In a recent op-ed, Illinois Senate Republican Leader Dan McConchie cites a survey commissioned by the U.S. Chamber of Commerce to perpetuate unfounded claims against Illinois’ civil justice system (“New Illinois law perpetuates frivolous courts,” Aug. 25, 2021). He further claims the creation of a new judicial district is not based on the reality of demographic change but some sinister motive to help plaintiff’s lawyers.
A review of readily available statistics for the Illinois civil justice system completely refutes McConchie’s assertions and shows the opinions of the surveyed corporate counsel to be unsupported by the evidence. Perhaps the actual reason no empirical data is cited by either the survey or the senator is much like a famous quote attributed to Illinois’ own Carl Sandburg: “If the law and the facts are against you, pound the table and yell like hell.”
The truth is that the number of Illinois civil lawsuits has dropped by 42% since 2010. Cook County filings declined 50% 2010-19. In downstate Madison County, a frequent target of critics, since 2013 there’s been a 51% reduction in civil lawsuits, while asbestos claims alone are down 22%. Additionally, the “lawsuit pandemic” due to COVID-19, predicted by so many, including McConchie, has proven to be overblown, false rhetoric from the anti-justice lobby.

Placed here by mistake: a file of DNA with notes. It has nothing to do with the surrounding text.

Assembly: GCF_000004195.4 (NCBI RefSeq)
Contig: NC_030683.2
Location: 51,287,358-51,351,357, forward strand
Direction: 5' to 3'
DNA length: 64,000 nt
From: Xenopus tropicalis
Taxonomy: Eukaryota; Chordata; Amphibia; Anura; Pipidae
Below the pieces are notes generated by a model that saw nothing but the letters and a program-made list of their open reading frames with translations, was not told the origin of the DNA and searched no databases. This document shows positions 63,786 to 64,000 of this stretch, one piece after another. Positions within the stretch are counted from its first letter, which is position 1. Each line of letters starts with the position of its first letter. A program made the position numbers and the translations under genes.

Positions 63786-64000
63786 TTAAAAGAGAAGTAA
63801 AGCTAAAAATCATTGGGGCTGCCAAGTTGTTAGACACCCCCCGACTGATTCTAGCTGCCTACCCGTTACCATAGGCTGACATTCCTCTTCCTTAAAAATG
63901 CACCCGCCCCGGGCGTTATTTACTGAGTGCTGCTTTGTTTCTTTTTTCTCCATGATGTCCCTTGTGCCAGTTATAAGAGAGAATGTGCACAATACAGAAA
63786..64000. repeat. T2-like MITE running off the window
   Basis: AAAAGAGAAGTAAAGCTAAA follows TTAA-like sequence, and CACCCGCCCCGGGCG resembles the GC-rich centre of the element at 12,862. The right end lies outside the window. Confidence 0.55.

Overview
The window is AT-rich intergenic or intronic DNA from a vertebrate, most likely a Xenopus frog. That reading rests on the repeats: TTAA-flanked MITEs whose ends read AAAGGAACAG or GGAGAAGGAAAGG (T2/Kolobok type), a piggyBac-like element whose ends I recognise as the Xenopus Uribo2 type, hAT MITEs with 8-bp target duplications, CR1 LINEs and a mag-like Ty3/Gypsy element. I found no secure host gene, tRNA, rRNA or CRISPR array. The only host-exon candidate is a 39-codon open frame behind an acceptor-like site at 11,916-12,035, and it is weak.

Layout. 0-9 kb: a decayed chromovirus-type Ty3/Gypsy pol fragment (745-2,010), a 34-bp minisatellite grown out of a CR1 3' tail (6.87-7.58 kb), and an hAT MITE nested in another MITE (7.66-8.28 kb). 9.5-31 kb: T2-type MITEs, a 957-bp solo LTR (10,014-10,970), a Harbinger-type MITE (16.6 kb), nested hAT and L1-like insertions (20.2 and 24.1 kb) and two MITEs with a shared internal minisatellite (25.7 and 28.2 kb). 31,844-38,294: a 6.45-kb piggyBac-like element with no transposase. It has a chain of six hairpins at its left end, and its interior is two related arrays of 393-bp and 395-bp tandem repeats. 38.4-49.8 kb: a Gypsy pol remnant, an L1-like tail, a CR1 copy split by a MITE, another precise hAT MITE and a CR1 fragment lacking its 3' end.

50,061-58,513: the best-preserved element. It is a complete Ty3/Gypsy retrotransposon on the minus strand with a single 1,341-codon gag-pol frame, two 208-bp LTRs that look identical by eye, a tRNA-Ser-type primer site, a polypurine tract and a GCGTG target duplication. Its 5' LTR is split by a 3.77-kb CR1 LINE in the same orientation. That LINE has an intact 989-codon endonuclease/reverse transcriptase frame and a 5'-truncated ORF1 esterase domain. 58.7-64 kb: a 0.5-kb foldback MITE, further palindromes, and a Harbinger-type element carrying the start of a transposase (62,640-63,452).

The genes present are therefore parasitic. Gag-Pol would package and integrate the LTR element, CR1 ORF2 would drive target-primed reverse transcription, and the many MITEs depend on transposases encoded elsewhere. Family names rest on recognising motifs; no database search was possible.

The reason St. Clair County deserves its own judicial circuit has everything to do with demographic changes and nothing to do with asbestos cases or any other personal injury litigation. St. Clair has experienced population growth at a far greater rate than other counties in their judicial circuit. When this occurs, judicial circuits need to be re-drawn to accommodate those changes. Without action, the smaller-populated counties in the circuit lose influence and importance to the far more highly populated counties. For example, two counites represented by McConchie, Lake and McHenry, were split into their own judicial circuits in 2006. This move was necessitated by population growth which made it impractical, inefficient and inequitable to have both counties within the 19th Judicial Circuit. The move was not met with histrionics or false claims of ill motive, but was viewed as necessary and prudent.
It is also impossible to reconcile McConchie’s contention that Illinois is anti-business with regular stories in Crain’s touting corporate relocations to the Chicago area, in conjunction with booming residential construction downtown. For the eighth consecutive year, Site Selection magazine ranked Chicago as “Top Metro” for corporate investment in the United States. Both Madison and St. Clair counties, areas decried by McConchie, have enjoyed multi-decade population and economic growth.
Illinois proves that a state can support businesses and protect its residents when they have been the victims of corporate negligence or malfeasance. McConchie has never advocated for limitations on the access of corporate or business interests to the courts. He should afford individual citizens the same.
J. MATTHEW DUDLEY
President, Illinois Trial Lawyers Association